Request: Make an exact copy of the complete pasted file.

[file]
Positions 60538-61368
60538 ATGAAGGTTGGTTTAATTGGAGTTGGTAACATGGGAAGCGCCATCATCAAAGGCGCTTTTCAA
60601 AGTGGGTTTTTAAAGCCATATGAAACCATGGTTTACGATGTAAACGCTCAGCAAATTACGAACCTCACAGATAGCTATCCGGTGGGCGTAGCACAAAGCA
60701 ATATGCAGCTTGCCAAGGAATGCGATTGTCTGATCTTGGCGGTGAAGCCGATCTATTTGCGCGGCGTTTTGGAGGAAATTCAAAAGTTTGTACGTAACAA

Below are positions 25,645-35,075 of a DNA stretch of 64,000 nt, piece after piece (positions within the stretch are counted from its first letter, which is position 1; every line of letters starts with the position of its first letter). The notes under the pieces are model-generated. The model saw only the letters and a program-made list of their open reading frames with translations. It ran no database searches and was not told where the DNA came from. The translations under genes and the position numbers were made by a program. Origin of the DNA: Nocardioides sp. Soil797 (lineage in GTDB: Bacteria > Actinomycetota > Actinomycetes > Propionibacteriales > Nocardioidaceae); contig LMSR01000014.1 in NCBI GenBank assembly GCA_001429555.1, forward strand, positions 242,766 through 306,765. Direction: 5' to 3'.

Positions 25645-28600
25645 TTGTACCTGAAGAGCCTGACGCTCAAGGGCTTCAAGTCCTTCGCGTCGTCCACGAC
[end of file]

Positions 60538-61368
60538 ATGAAGGTTGGTTTAATTGGAGTTGGTAACATGGGAAGCGCCATCATCAAAGGCGCTTTTCAA
60601 AGTGGGTTTTTAAAGCCATATGAAACCATGGTTTACGATGTAAACGCTCAGCAAATTACGAACCTCACAGATAGCTATCCGGTGGGCGTAGCACAAAGCA
60701 ATATGCAGCTTGCCAAGGAATGCGATTGTCTGATCTTGGCGGTGAAGCCGATCTATTTGCGCGGCGTTTTGGAGGAAATTCAAAAGTTTGTACGTAACAA

Below are positions 25,645-35,075 of a DNA stretch of 64,000 nt, piece after piece (positions within the stretch are counted from its first letter, which is position 1; every line of letters starts with the position of its first letter). The notes under the pieces are model-generated. The model saw only the letters and a program-made list of their open reading frames with translations. It ran no database searches and was not told where the DNA came from. The translations under genes and the position numbers were made by a program. Origin of the DNA: Nocardioides sp. Soil797 (lineage in GTDB: Bacteria > Actinomycetota > Actinomycetes > Propionibacteriales > Nocardioidaceae); contig LMSR01000014.1 in NCBI GenBank assembly GCA_001429555.1, forward strand, positions 242,766 through 306,765. Direction: 5' to 3'.

Positions 25645-28600
25645 TTGTACCTGAAGAGCCTGACGCTCAAGGGCTTCAAGTCCTTCGCGTCGTCCACGAC